Federer, Nadal, and Sharapova are all already out at the All England Club. The Guardian’s Kevin Mitchell thinks Federer’s loss is the greatest upset in the history of the event and defended his claim in an interview with Bill Littlefield.
Legendary tennis player Jimmy Connors made a career out of challenging everyone. His new book is no exception. He joins Bill Littlefield to talk about his life and his book.
Twelve-year-old Adam Neff has an unusual backyard. It houses a world-class tennis academy built just for him. The Wall Street Journal’s Tom Perrotta joins Bill Littlefield to share Neff’s story.
Fans in the English speaking world know the Parisian tennis event played on dark red clay as the French Open. But as Bill Littlefield discusses with the New York Times’ Chris Clarey, the tournament is also known by another name.
NBA veteran Jason Collins made history this week by announcing he is gay. The news appeared in an exclusive Sports Illustrated cover story. Bill Littlefield spoke with SI Executive Editor Jon Wertheim who was there for the Collins interview.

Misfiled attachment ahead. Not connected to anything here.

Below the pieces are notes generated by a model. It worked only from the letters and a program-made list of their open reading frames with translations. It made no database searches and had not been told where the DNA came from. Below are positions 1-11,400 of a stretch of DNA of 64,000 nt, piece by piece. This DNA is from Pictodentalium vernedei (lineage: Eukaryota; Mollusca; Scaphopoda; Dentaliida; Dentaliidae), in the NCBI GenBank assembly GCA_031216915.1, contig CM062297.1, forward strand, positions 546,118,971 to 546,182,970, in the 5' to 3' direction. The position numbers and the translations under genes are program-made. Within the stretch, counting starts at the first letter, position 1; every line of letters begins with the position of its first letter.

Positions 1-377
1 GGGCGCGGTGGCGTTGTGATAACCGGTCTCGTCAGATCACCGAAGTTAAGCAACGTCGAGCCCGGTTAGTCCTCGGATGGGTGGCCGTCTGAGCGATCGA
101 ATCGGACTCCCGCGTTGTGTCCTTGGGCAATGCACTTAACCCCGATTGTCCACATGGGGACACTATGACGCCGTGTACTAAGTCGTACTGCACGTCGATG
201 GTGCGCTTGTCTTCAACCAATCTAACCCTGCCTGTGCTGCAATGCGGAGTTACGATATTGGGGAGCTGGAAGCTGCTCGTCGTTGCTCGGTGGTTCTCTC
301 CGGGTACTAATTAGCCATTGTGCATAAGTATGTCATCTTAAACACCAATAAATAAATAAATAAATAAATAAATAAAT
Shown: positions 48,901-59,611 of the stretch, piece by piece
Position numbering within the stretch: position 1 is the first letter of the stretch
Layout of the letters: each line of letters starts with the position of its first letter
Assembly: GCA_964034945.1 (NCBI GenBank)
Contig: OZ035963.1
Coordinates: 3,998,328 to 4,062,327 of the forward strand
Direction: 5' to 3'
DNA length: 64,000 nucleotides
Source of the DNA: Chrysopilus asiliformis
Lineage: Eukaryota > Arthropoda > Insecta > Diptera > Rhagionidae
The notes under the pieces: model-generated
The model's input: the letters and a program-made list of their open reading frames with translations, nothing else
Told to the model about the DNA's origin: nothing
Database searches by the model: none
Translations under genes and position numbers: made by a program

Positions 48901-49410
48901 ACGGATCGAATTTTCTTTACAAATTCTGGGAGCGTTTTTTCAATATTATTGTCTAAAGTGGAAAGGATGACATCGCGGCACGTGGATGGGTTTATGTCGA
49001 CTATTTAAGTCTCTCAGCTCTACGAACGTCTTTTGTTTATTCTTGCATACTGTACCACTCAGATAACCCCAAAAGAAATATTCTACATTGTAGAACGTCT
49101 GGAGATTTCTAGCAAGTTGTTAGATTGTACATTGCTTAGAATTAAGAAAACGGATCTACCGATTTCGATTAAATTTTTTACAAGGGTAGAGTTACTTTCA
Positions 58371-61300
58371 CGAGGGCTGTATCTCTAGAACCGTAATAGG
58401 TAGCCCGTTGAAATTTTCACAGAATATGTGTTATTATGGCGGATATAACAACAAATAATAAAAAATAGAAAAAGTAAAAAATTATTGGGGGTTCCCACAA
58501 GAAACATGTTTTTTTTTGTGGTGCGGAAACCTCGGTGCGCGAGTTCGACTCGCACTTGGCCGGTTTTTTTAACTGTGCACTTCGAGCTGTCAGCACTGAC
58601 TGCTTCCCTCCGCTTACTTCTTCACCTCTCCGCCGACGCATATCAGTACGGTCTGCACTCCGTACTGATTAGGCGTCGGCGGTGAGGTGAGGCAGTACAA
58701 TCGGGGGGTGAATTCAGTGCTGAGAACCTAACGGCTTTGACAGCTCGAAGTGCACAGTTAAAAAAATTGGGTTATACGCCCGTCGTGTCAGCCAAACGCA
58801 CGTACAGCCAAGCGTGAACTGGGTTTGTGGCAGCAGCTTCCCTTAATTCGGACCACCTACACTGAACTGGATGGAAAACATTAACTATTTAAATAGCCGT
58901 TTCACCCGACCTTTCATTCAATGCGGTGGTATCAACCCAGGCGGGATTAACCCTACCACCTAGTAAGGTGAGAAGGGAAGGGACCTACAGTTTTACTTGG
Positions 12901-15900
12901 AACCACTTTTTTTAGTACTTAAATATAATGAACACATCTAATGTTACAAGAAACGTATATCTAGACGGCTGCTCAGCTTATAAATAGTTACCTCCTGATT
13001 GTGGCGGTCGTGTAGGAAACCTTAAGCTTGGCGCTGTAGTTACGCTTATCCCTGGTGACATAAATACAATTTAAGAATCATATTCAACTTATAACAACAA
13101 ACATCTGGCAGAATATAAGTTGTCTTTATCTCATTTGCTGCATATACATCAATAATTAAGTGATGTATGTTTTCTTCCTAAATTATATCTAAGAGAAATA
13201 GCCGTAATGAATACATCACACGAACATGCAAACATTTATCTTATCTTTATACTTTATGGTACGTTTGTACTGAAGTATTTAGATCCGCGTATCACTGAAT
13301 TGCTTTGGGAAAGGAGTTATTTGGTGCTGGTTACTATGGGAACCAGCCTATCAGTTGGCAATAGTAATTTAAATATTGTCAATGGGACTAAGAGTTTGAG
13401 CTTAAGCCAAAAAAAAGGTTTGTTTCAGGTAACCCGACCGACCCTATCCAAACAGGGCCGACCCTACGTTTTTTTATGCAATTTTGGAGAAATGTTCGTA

Andy Roddick retired from professional tennis on Wednesday, after his loss to Juan Martin Del Potro in the U.S. Open. Bill Littlefield talks with Christopher Clarey of the New York Times about Roddick’s exit from the sport and the future of American tennis.
The summer of 1977 was eventful in New York City, to say the least. The drama also stretched to the U.S. Open tennis tournament, which Michael Steinberger recently chronicled for the New York Times. Bill Littlefield talks to Steinberger about the ’77 U.S. Open.
People bet on sports … a lot. However, not a lot of people make bets that take years to unfold and pay out after they die. Bill Littlefield looks at a most curious wager involving Wimbledon, Roger Federer, and the charity Oxfam.
Andy Murray became the first British gentleman to make the Wimbledon Final in 74 years. Bill talks with the New York Times’ Christopher Clarey about Murray Mania sweeping England.
Women’s tennis has a noise pollution problem. The players’ grunts have been criticized, and the WTA is trying to change the rules to cut down on extraneous noises. Bill Littlefield and Karen Given tackle the issue.